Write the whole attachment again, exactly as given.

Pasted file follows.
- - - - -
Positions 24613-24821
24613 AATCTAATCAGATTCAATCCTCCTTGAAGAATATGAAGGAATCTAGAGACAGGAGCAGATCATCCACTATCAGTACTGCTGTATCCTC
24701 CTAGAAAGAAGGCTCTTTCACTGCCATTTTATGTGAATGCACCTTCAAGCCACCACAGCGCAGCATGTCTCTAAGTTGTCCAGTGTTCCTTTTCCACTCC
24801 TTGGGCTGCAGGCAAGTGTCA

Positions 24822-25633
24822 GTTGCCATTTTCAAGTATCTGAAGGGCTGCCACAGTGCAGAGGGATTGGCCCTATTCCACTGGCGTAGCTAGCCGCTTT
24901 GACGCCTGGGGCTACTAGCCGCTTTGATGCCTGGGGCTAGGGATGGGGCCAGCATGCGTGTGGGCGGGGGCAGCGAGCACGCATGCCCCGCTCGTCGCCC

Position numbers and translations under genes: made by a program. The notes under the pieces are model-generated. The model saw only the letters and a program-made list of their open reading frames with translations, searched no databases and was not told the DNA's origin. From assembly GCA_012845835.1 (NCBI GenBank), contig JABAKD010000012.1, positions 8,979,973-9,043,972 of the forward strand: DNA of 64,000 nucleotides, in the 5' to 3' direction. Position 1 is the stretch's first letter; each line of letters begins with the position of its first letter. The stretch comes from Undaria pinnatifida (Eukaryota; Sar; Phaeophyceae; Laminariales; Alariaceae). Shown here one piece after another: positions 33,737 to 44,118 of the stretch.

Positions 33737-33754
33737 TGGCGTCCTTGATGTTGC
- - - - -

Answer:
Positions 24613-24821
24613 AATCTAATCAGATTCAATCCTCCTTGAAGAATATGAAGGAATCTAGAGACAGGAGCAGATCATCCACTATCAGTACTGCTGTATCCTC
24701 CTAGAAAGAAGGCTCTTTCACTGCCATTTTATGTGAATGCACCTTCAAGCCACCACAGCGCAGCATGTCTCTAAGTTGTCCAGTGTTCCTTTTCCACTCC
24801 TTGGGCTGCAGGCAAGTGTCA

Positions 24822-25633
24822 GTTGCCATTTTCAAGTATCTGAAGGGCTGCCACAGTGCAGAGGGATTGGCCCTATTCCACTGGCGTAGCTAGCCGCTTT
24901 GACGCCTGGGGCTACTAGCCGCTTTGATGCCTGGGGCTAGGGATGGGGCCAGCATGCGTGTGGGCGGGGGCAGCGAGCACGCATGCCCCGCTCGTCGCCC

Position numbers and translations under genes: made by a program. The notes under the pieces are model-generated. The model saw only the letters and a program-made list of their open reading frames with translations, searched no databases and was not told the DNA's origin. From assembly GCA_012845835.1 (NCBI GenBank), contig JABAKD010000012.1, positions 8,979,973-9,043,972 of the forward strand: DNA of 64,000 nucleotides, in the 5' to 3' direction. Position 1 is the stretch's first letter; each line of letters begins with the position of its first letter. The stretch comes from Undaria pinnatifida (Eukaryota; Sar; Phaeophyceae; Laminariales; Alariaceae). Shown here one piece after another: positions 33,737 to 44,118 of the stretch.

Positions 33737-33754
33737 TGGCGTCCTTGATGTTGC